The natural product known as saponin has long been used as a red blood cell lytic agent. Saponin is chemically defined as a class of glycosides of various mono- or polysaccharides, with steroid or triterpene alcohols. Quillaja saponin is isolated as a natural product from quillaja tree bark. This saponin has detergent-like properties and hemolyzes red blood cells when used at very low concentrations compared to synthetic ionic and nonionic hemolytic agents. However, the chemical treatment, structure and purity of commercial quillaja saponin is not generally specified or tested, and the material does vary from lot to lot.
The activity of saponin is more selective towards red blood cells than are the quaternary ammonium salt detergents. Unfortunately, by employing lysing procedures known heretofore, it has not been possible to obtain leukocytes free from red blood cells, without doing some concomitant damage to the leukocytes.
Several reports describe the use of saponin with a second reagent which retards the leukocyte damage. Hughes-Jones, J. Clin. Path., Vol. 27, page 623 (1974), reported a treatment of diluted whole blood with a saponin solution, followed in three minutes by treatment with serum which quenches the saponin activity. A direct current volume analysis was done on the leukocytes. Ornstein, Blood Cells, Vol. 25, page 57 (1967), used a solution of saponin, formaldehyde and other components, for twenty seconds followed by enzyme staining for detecting various leukocyte types. Humphries et al, Ser. Haemat. Vol. V-2, page 142 (1972), treat diluted whole blood with saponin, followed in thirty seconds with dilution in cold phosphate buffered saline to quench the lytic action. Other reports are Ladinsky, Cancer Res., Vol. 27, page 1689 (1967), and Van Dilla, Proc. Soc. Exp. Biol. (NY), Vol. 125, page 367 (1967).
Commercial equipment employing the teachings of U.S. Pat. Nos. 2,656,508; and 3,259,842 are known under the trademark COULTER COUNTER®, and the principle of their operation is commonly known as the Coulter principle.
According to the Coulter principle, first patented in U.S. Pat. No. 2,656,508, 1953, where a particle of microscopic size is passed through an electrical field of small dimensions of an order approaching those of a particle, there will be a momentary change in the electric impedance. If the electrical field is excited by a direct (DC) or low frequency current, the electrical change is closely proportional to the volume of the particle. In commercial apparatus, the changes are detected by some suitable means and used to operate counters and analyzers. The analyzers associated with such apparatus classify and size particles into populations based upon particle volume and record the data obtained.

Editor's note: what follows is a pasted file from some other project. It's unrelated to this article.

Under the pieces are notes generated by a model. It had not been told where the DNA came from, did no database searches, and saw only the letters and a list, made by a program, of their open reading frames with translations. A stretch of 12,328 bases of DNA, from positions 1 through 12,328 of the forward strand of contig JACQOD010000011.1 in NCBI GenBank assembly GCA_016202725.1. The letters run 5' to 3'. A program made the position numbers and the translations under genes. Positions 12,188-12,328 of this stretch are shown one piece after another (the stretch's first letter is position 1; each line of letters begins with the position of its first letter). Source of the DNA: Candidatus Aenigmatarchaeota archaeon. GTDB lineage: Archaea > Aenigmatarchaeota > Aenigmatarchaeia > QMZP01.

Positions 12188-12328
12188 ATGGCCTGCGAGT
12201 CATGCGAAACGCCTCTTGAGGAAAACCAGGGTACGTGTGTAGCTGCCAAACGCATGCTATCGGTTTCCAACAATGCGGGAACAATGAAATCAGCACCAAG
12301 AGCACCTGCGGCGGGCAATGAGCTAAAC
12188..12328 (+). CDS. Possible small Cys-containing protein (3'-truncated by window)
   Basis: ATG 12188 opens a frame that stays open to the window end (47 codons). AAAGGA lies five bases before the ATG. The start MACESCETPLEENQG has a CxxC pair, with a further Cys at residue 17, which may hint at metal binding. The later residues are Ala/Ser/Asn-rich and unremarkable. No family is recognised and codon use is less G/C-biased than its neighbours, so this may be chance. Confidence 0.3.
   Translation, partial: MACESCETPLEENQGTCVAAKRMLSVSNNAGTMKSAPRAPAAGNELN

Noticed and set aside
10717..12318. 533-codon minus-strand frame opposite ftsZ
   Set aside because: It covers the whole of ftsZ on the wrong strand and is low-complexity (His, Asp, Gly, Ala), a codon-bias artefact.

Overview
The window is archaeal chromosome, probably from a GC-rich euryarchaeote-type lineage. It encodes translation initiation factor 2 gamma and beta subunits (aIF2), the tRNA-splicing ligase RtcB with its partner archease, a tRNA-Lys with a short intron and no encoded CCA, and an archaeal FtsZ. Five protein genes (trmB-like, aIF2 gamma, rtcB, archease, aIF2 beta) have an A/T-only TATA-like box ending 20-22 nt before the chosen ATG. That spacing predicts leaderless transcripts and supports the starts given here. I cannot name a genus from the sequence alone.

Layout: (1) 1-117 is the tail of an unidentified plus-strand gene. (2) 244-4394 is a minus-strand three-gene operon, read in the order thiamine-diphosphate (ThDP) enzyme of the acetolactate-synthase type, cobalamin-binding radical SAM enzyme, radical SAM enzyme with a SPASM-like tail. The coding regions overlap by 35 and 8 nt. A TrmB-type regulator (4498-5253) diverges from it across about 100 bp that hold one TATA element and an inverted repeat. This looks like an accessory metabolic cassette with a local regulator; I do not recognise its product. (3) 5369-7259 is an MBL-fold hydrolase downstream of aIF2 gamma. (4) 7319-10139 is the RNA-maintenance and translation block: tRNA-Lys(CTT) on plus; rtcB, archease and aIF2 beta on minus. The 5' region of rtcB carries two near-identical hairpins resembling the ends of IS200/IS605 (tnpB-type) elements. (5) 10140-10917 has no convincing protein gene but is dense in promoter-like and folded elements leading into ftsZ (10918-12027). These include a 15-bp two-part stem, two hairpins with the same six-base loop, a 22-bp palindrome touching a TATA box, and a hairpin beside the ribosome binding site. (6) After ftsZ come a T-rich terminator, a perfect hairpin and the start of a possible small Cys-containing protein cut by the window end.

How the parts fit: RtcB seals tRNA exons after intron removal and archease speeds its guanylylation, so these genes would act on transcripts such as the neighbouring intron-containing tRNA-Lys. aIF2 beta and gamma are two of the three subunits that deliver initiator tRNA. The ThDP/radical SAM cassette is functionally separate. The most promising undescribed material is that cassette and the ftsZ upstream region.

The invention was materially expanded in U.S. Pat. No. 3,502,974, Coulter et al, 1970, using radio frequency (RF) current in addition to DC current field excitation to provide not only DC volume information concerning the particle studied, but also information due to the composition and nature of the material constituting the particle. This patent discloses apparatus capable of distinguishing between particles of identical size, but of different material. By generating the particle sensing field by means of both a low frequency or direct current (DC) and radio frequency (RF) current excitation, two or more interrelated output signals can be derived from the passage of a single particle through the electrical field. This is due to the fact that, although the subject particles are nearly always insulators with respect to low frequency or direct current fields, they are capable of carrying or impeding radio frequency current differently from the surrounding electrolyte. This may be due to differences in the dielectric constant in the case of homogeneous particles, or to the sac-like structure in the case of blood cells which have, enclosed in an extremely thin membrane, contents having conductivities different from the electrolyte. Thus, while all the DC current goes around a blood cell, some of the RF current will go through it. The ease with which the RF current will go through a particle is a measure of what is termed its "electrical transparency", or simply "transparency", in analogy with light transmission; whereas, a particle's ability to impede RF current is termed its "opacity". In later publications, "opacity" is defined as the RF impedance divided by the DC impedance.